Graduation Year

Spring 2014

Document Type

Campus Only Senior Thesis

Degree Name

Bachelor of Arts



Second Department

Legal Studies

Reader 1

Mark Costanzo

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Terms of Use for work posted in Scholarship@Claremont.

Rights Information

© 2014 Nick H. Hwang


This paper examines the methodology of interrogation in the United States, specifically the usage of the accusatorial Reid technique. Following a description of the Reid technique and its origins, the topic turns to an examination of how the usage of the method results in unacceptably high rates of false confessions and wrongful convictions. The next section discusses the recent increase in discovery and documentation of how often such mistakes occur, as well as the dire consequences which often involve the wrongful imprisonment or even execution of innocents. With the need for reform clearly established, the following sections discuss potential alternatives to the Reid technique as well as potential adjustments that can be made to provide better safeguards against false confessions. The paper then explains how suggested changes have all been empirically shown to reduce the rates of false confessions without compromising the investigative process, and recommends that the rest of the United States follow the example of the few states which have already passed legislation mandating such modifications.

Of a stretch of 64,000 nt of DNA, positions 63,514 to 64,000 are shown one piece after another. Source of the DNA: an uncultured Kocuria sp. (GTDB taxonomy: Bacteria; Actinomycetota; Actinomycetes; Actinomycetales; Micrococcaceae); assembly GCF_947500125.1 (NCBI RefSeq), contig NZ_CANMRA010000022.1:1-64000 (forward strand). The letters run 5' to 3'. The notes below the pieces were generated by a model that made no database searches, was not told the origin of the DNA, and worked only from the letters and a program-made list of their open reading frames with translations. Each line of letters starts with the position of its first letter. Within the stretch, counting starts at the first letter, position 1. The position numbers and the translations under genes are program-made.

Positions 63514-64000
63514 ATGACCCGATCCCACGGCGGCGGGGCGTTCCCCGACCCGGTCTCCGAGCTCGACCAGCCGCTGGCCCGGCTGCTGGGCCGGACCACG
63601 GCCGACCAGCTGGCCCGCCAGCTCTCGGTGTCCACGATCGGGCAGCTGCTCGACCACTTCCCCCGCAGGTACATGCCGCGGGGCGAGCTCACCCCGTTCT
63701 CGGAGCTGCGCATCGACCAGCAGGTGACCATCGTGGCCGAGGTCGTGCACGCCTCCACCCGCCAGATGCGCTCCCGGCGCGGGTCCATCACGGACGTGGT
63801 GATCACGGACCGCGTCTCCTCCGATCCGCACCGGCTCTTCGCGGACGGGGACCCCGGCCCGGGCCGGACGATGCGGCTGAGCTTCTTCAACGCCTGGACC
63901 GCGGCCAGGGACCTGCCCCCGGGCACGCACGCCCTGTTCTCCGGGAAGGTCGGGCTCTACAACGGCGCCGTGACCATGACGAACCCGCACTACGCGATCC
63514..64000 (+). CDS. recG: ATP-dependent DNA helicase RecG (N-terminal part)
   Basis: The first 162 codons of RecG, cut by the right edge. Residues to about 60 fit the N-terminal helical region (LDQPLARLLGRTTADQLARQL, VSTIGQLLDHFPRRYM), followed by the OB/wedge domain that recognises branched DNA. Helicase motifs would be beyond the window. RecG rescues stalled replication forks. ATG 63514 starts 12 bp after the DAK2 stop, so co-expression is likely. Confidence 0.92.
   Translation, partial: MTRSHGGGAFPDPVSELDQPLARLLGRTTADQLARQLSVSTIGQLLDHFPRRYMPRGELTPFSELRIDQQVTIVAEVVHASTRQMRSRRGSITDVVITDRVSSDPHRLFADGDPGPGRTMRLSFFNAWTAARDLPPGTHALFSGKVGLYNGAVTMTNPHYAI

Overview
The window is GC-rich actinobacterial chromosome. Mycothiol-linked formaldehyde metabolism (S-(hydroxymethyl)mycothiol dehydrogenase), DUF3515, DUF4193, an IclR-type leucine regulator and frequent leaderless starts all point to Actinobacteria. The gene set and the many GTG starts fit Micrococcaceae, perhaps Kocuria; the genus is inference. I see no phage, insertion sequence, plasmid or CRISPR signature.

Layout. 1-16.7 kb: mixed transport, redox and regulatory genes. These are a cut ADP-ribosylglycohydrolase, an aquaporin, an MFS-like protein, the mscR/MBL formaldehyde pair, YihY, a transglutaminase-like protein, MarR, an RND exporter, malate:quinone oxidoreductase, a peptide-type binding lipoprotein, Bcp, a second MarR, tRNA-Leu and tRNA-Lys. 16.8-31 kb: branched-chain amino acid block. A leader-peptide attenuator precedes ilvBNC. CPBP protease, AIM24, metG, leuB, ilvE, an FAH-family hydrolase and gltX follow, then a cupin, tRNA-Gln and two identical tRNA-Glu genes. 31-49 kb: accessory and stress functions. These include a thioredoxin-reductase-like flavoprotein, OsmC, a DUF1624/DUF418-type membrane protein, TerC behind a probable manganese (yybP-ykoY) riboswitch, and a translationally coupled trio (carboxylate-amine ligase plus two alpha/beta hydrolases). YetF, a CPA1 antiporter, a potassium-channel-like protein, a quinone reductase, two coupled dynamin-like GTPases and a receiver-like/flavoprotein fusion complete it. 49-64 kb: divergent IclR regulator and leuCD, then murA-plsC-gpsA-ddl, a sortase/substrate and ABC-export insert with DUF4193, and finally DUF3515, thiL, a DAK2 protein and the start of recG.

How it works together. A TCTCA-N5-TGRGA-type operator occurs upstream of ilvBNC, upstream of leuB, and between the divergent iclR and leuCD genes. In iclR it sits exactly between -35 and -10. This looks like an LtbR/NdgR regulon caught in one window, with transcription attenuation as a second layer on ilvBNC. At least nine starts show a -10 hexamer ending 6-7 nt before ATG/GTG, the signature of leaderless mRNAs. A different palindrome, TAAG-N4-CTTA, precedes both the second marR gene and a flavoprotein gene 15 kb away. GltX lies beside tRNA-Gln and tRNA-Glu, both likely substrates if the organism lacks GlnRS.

This thesis is restricted to the Claremont Colleges current faculty, students, and staff.